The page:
On the grid-scale side, we have developed about 10GW and we have about 5GW in our portfolio today. The overwhelming majority of those are wind, but solar is very rapidly catching up to wind as a major part of our portfolio. Then there’s the distributed side of the business, which is anchored on a C&I solar company we acquired in 2016 called groSolar, that we have now tacked onto an electric vehicle charging business.

Of the deals you’ve worked on which has been your favourite?

I was on the alternative energy investing desk at Goldman Sachs when renewable energy started to gain traction in the US. My favourite deal from back then was the firm’s investment in Horizon Wind Energy, which is now in operation. The second wind energy project is now approaching commercial operations – it’s called Copenhagen. Another wind energy project, Rock Falls, which has a contract with Kimberly-Clark, is also in operation. So I’d say those are some of the ones I’m most proud to have been involved in. Additionally, there’s a solar project I worked on here at EDF, which we haven’t announced publicly yet.

Which markets do you see the best opportunities in at the moment?

I am probably most bullish on the utilities’ increasing embrace of wind power, which is mostly focussed in the middle of the country. We’re having a lot of success from the Dakotas, down to the southwest. I would say that utilities’ embrace of renewables is present in Texas as well, but probably more based in solar.

What do you think is the biggest challenge facing wind energy?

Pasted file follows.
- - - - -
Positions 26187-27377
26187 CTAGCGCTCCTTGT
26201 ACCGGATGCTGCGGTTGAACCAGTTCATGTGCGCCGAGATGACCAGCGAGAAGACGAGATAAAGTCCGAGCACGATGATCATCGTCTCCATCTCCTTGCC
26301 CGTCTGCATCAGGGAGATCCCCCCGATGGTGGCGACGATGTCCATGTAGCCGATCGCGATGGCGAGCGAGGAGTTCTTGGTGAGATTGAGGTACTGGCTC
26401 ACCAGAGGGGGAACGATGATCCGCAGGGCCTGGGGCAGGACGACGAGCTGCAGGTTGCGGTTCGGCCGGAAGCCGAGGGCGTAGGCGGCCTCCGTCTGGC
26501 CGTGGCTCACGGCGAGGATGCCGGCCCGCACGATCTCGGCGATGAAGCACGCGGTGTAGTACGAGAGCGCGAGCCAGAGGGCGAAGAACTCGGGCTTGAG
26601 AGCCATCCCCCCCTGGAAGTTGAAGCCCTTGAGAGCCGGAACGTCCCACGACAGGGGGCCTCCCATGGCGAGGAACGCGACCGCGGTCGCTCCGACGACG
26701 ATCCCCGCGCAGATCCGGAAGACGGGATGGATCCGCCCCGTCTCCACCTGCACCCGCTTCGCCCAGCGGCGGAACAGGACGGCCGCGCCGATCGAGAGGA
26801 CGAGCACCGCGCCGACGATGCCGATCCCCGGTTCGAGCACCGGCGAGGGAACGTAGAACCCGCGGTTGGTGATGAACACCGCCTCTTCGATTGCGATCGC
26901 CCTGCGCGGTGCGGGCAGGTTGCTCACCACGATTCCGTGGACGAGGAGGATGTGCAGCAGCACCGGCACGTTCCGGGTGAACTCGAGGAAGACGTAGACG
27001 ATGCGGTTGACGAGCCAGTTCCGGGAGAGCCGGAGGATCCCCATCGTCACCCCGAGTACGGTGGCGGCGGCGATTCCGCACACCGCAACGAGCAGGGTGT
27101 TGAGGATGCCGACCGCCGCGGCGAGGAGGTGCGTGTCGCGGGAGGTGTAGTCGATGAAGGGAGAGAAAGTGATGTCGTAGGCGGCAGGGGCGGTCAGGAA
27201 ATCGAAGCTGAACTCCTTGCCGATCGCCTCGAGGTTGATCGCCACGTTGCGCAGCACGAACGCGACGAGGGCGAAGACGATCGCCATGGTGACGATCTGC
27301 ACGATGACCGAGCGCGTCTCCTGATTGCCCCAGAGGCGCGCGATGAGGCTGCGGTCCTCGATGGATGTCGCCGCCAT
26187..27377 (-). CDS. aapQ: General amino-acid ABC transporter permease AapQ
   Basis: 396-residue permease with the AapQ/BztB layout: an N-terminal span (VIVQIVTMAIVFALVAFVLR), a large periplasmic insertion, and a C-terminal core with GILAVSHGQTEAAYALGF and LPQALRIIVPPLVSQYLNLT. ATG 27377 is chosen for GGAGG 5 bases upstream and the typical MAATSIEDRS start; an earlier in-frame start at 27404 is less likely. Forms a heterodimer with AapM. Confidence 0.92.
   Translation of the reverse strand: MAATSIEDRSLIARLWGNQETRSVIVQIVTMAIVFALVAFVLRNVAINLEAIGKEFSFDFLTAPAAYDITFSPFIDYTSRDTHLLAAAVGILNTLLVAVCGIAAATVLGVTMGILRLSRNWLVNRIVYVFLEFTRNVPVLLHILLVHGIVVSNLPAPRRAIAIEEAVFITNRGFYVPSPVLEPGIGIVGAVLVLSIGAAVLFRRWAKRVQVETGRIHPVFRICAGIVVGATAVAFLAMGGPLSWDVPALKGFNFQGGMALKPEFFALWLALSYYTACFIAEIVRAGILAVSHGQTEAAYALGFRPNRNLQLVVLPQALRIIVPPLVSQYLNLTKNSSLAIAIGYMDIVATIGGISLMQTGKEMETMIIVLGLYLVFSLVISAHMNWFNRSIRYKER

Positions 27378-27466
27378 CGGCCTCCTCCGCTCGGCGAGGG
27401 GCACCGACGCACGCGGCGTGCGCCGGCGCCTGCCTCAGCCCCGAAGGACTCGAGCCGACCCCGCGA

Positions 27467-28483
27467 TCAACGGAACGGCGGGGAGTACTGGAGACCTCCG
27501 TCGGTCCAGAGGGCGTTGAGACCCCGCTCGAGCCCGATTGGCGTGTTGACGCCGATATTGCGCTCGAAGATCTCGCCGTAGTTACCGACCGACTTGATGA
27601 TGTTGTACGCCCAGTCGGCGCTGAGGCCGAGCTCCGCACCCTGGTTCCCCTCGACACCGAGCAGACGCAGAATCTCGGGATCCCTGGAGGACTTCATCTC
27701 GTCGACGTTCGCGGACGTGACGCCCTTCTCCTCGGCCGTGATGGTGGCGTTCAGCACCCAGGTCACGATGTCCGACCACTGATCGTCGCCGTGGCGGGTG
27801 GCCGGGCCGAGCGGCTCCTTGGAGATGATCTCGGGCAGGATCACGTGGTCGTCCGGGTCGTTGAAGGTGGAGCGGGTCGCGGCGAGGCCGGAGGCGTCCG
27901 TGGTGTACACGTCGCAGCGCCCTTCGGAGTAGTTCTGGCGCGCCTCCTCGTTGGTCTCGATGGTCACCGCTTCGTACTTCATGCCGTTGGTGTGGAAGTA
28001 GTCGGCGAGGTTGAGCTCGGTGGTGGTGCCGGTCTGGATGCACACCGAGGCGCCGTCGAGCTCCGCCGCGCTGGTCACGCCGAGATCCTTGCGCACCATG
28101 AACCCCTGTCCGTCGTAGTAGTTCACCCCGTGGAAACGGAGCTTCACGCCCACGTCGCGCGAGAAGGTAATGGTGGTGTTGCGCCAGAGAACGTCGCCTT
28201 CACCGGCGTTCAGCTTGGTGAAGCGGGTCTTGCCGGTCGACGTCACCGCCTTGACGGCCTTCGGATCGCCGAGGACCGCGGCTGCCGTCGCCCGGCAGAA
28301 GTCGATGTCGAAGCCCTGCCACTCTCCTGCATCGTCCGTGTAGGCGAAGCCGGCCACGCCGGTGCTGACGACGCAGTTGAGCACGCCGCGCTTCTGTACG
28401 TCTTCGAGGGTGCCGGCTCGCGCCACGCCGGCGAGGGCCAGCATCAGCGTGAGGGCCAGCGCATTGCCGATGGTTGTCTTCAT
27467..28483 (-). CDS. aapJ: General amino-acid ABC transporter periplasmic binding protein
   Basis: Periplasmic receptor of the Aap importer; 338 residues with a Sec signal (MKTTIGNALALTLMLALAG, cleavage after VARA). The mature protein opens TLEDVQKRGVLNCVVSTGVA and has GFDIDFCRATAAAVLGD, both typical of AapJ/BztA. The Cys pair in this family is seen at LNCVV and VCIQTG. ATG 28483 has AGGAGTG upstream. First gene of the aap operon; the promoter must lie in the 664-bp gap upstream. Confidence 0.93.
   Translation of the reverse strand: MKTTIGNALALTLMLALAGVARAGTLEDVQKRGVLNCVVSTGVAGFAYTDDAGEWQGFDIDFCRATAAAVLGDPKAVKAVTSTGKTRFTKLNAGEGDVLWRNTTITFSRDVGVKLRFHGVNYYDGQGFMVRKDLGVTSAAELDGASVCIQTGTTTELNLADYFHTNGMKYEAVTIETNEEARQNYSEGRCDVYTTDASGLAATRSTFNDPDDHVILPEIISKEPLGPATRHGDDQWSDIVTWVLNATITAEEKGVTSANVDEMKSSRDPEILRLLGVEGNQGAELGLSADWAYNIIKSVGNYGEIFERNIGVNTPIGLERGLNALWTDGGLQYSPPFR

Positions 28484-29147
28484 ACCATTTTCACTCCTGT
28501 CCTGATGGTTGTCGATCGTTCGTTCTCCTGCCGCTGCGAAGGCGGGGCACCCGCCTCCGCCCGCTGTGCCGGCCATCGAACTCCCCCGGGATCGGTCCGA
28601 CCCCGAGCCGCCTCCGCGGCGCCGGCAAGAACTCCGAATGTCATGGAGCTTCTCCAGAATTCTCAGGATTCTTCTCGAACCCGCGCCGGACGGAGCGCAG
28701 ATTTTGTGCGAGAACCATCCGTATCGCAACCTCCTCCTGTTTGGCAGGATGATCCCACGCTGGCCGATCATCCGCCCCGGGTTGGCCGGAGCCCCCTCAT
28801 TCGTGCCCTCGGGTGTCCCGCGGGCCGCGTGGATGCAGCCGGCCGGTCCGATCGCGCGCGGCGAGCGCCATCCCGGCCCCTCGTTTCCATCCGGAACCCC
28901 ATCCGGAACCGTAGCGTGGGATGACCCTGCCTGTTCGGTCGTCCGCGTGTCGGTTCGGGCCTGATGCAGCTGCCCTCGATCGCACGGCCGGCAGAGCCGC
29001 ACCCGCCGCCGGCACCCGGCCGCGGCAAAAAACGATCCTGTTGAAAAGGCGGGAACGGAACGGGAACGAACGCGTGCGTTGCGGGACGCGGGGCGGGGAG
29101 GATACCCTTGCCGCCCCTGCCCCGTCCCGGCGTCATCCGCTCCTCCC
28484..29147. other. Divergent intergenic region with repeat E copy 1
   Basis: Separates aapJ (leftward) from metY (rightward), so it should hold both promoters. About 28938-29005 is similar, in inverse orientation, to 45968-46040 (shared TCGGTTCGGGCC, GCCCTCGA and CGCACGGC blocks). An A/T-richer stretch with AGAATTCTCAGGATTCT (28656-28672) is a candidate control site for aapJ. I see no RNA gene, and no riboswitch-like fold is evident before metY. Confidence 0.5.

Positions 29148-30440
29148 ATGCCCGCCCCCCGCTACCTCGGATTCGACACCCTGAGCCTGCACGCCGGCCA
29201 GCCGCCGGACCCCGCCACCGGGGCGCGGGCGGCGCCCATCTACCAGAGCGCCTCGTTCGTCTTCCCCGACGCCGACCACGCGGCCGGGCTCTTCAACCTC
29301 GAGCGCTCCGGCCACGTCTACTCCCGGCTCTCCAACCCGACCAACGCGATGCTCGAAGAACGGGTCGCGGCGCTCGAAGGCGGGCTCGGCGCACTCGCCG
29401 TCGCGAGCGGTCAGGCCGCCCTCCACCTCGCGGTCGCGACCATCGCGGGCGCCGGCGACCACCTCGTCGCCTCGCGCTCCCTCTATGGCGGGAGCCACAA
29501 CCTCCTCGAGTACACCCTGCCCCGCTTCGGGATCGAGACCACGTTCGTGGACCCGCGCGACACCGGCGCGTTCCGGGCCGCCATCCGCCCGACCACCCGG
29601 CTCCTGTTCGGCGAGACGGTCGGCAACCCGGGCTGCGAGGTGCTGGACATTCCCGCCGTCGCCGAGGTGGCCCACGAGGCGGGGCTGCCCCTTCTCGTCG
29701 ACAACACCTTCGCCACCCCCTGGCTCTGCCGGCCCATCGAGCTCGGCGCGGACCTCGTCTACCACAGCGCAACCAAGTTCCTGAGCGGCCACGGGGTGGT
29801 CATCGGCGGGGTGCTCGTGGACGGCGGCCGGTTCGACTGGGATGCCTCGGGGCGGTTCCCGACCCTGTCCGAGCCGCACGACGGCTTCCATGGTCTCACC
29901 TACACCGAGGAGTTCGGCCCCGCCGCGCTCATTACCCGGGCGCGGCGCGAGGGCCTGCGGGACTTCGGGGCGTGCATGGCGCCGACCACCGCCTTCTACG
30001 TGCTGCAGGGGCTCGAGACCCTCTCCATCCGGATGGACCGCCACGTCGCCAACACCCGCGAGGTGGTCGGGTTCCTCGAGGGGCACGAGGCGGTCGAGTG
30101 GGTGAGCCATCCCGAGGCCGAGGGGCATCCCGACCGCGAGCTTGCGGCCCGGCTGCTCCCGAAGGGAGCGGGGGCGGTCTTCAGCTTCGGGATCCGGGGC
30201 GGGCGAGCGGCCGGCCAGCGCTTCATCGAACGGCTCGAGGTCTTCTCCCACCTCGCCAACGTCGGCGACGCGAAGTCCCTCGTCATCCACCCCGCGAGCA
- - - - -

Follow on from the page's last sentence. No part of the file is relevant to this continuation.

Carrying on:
The industry sounds like a broken record when we say this, but transmission continues to be a major source of untapped potential for at least the wind side of the renewables industry. I think that has to do with corporate buyers, because corporates typically want to settle their financial deals on renewables at the hubs and the renewables need to price their offering at the busbar. The more we can invest in the pathways between busbar and hub, the more these corporate deals can be unlocked.

It should be satisfying to grid operators to be able to beef up the grid, because I think generally they get a regulated rate of return. So it’s probably more a question of co-ordinating better and learning to accelerate some of those processes.

Which trends do you think will affect the wind sector most in the next 5 years?

The biggest change will be moving away from being a tactically-financed industry towards being debt-financed, which will have ripple effects around the industry from the tenures of contracts which can now be a little bit shorter, to the way that we contract for O&M, to who the ultimate financial sponsors are of these projects. It will free up people who are not US tax-based to own a lot more of their own generation.